Victor Davis Hanson,
More than 2 million Californians were recently left without power after the state’s largest utility, Pacific Gas and Electric — which filed for bankruptcy earlier this year — preemptively shut down transmission lines in fear that they might spark fires during periods of high autumn winds.
Consumers blame the state for not cleaning up dead trees and brush, along with the utility companies for not updating their ossified equipment. The power companies in turn fault the state for so over-regulating utilities that they had no resources to modernize their grids.
Californians know that having tens of thousands of homeless in their major cities is untenable. In some places, municipal sidewalks have become open sewers of garbage, used needles, rodents and infectious diseases. Yet no one dares question progressive orthodoxy by enforcing drug and vagrancy laws, moving the homeless out of cities to suburban or rural facilities, or increasing the number of mental hospitals.
Taxpayers in California, whose basket of sales, gasoline and income taxes is the highest in the nation, quietly seethe while immobile on antiquated freeways that are crowded, dangerous and under nonstop makeshift repair.
Gas prices of $4 to $5 a gallon — the result of high taxes, hyper-regulation and green mandates — add insult to the injury of stalled commuters. Gas tax increases ostensibly intended to fund freeway expansion and repair continue to be diverted to the state’s failing high-speed rail project.
Residents shrug that the state’s public schools are among the weakest in the nation, often ranking in the bottom quadrant in standardized test scores. Elites publicly oppose charter schools but often put their own kids in private academies.
Californians know that to venture into a typical municipal emergency room is to descend into a modern Dante’s Inferno. Medical facilities are overcrowded. They can be as unpleasant as they are bankrupting to the vanishing middle class that must face exorbitant charges to bring in an injured or sick child.
No one would dare to connect the crumbling infrastructure, poor schools and failing public health care with the non-enforcement of immigration laws, which has led to a massive influx of undocumented immigrants from the poorest regions of the world, who often arrive without fluency in English or a high-school education.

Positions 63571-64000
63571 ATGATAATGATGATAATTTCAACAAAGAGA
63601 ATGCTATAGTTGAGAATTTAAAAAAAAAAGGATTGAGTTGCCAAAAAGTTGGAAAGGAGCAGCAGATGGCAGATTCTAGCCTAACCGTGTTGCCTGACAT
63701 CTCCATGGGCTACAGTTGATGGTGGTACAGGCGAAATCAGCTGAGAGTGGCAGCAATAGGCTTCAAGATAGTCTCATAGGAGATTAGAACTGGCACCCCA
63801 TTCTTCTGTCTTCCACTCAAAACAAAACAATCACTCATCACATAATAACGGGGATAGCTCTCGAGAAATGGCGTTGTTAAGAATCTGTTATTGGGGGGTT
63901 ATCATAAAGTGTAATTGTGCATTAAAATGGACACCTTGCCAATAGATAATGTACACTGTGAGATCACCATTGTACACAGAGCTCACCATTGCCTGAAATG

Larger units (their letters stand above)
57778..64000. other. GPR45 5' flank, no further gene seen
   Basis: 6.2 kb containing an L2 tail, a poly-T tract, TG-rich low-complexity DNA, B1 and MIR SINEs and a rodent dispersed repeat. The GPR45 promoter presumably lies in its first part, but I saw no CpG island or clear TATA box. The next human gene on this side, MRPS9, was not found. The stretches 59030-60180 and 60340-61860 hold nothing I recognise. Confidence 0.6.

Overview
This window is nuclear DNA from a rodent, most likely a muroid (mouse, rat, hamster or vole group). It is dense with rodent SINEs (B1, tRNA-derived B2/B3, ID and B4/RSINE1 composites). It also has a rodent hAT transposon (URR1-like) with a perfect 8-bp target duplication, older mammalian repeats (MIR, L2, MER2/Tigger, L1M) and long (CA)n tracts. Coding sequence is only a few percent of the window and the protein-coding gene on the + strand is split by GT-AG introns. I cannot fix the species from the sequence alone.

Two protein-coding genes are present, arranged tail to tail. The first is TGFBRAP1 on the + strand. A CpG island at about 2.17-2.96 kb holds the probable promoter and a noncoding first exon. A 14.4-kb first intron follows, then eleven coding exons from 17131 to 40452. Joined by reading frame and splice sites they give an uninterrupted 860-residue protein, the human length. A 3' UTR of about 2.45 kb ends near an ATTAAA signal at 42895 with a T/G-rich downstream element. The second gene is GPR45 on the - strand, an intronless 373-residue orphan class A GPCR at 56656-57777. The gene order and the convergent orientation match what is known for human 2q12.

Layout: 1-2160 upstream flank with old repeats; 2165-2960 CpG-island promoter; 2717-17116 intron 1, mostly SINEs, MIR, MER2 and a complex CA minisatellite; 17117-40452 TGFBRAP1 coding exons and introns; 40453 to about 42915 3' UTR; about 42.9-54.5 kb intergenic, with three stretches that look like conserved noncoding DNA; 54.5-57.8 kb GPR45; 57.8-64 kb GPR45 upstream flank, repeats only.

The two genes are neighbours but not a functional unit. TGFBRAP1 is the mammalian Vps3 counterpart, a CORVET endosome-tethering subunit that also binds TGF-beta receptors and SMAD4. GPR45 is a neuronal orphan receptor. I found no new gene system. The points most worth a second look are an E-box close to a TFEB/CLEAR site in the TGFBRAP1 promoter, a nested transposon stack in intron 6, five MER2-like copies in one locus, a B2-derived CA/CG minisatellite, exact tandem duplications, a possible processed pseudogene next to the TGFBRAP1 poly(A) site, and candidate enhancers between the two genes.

Stores are occasionally hit by swarming looters. Such Wild West criminals know how to keep their thefts under $950, ensuring that such “misdemeanors” do not warrant police attention. California’s permissive laws have decriminalized thefts and break-ins. The result is that San Francisco now has the highest property crime rate per capita in the nation.
Has California become premodern?
Millions of fed-up middle-class taxpayers have fled the state. Their presence as a stabilizing influence is sorely missed. About one-third of the nation’s welfare recipients live in California. Millions of poor newcomers require enormously expensive state health, housing, education, legal and law-enforcement services.
California is now a one-party state. Democrats have supermajorities in both houses of the legislature. Only seven of the state’s 53 congressional seats are held by Republicans. The result is that there is no credible check on a mostly coastal majority.
Huge global wealth in high-tech, finance, trade and academia poured into the coastal corridor, creating a new nobility with unprecedented riches. Unfortunately, the new aristocracy adopted mindsets antithetical to the general welfare of Californians living outside their coastal enclaves. The nobodies have struggled to buy high-priced gas, pay exorbitant power bills and deal with shoddy infrastructure — all of which resulted from the policies of the distant somebodies.
California’s three most powerful politicians — House Speaker Nancy Pelosi, Sen. Dianne Feinstein and Gov. Gavin Newsom — are all multimillionaires. Their lives, homes and privileges bear no resemblance to those of other Californians living with the consequences of their misguided policies and agendas.
The state’s elite took revolving-door entries and exits for granted. They assumed that California was so naturally rich, beautiful and well-endowed that there would always be thousands of newcomers who would queue up for the weather, the shore, the mountains and the hip culture.
Yet California is nearing the logical limits of progressive adventurism in policy and politics.
Residents carefully plan long highway trips as if they were ancient explorers charting dangerous routes. Tourists warily enter downtown Los Angeles or San Francisco as if visiting a politically unstable nation.
Insatiable state tax collectors and agencies are viewed by the public as if they were corrupt officials of Third World countries seeking bribes. Californians flip their switches unsure of whether the lights will go on. Many are careful about what they say, terrified of progressive thought police who seem more worried about critics than criminals.
Our resolute ancestors took a century to turn a wilderness into California. Our irresolute generation in just a decade or two has been turning California into a wilderness.